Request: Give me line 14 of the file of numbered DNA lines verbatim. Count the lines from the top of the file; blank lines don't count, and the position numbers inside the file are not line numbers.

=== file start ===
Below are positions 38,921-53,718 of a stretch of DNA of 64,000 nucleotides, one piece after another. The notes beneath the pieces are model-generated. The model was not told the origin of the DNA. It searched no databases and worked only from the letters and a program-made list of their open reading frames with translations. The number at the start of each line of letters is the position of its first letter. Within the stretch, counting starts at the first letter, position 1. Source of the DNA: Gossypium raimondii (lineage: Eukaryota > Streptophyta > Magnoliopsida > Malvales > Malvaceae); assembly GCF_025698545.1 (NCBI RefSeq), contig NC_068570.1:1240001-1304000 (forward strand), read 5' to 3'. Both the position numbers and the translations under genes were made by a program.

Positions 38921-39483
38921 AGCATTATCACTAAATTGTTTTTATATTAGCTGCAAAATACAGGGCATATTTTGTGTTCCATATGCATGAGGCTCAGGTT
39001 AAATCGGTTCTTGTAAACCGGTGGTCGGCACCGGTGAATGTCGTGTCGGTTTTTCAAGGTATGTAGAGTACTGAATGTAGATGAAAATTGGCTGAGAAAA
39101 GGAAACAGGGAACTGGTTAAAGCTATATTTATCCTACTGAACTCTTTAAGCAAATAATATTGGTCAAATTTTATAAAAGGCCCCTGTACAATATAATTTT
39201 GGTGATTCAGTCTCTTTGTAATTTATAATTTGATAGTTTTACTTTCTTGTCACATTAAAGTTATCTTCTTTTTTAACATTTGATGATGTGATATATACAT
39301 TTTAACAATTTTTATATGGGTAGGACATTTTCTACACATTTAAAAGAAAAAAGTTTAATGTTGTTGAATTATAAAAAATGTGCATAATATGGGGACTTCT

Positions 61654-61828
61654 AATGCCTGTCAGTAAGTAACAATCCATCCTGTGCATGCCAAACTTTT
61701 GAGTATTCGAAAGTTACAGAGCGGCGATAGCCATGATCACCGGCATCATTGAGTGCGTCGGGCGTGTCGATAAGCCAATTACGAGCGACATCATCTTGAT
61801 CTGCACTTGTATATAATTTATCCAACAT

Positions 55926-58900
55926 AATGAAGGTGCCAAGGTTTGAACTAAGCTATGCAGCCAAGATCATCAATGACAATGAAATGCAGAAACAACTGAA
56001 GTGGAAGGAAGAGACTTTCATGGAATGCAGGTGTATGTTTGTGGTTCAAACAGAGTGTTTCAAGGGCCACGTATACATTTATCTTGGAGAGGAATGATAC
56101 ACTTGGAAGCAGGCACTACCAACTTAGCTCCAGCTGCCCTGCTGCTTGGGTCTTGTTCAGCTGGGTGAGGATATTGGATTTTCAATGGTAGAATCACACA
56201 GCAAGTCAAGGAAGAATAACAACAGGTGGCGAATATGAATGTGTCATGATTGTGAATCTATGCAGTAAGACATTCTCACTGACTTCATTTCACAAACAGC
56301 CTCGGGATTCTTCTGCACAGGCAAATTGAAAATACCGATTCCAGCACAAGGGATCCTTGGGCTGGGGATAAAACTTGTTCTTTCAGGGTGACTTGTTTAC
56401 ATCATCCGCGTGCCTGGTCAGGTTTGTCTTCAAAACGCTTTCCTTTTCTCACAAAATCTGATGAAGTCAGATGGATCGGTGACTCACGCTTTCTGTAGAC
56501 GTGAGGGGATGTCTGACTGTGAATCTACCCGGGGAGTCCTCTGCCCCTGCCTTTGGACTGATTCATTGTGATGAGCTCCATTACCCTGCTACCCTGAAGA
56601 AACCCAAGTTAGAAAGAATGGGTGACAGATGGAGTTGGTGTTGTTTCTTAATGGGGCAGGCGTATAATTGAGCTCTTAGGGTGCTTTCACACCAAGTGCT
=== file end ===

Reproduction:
56001 GTGGAAGGAAGAGACTTTCATGGAATGCAGGTGTATGTTTGTGGTTCAAACAGAGTGTTTCAAGGGCCACGTATACATTTATCTTGGAGAGGAATGATAC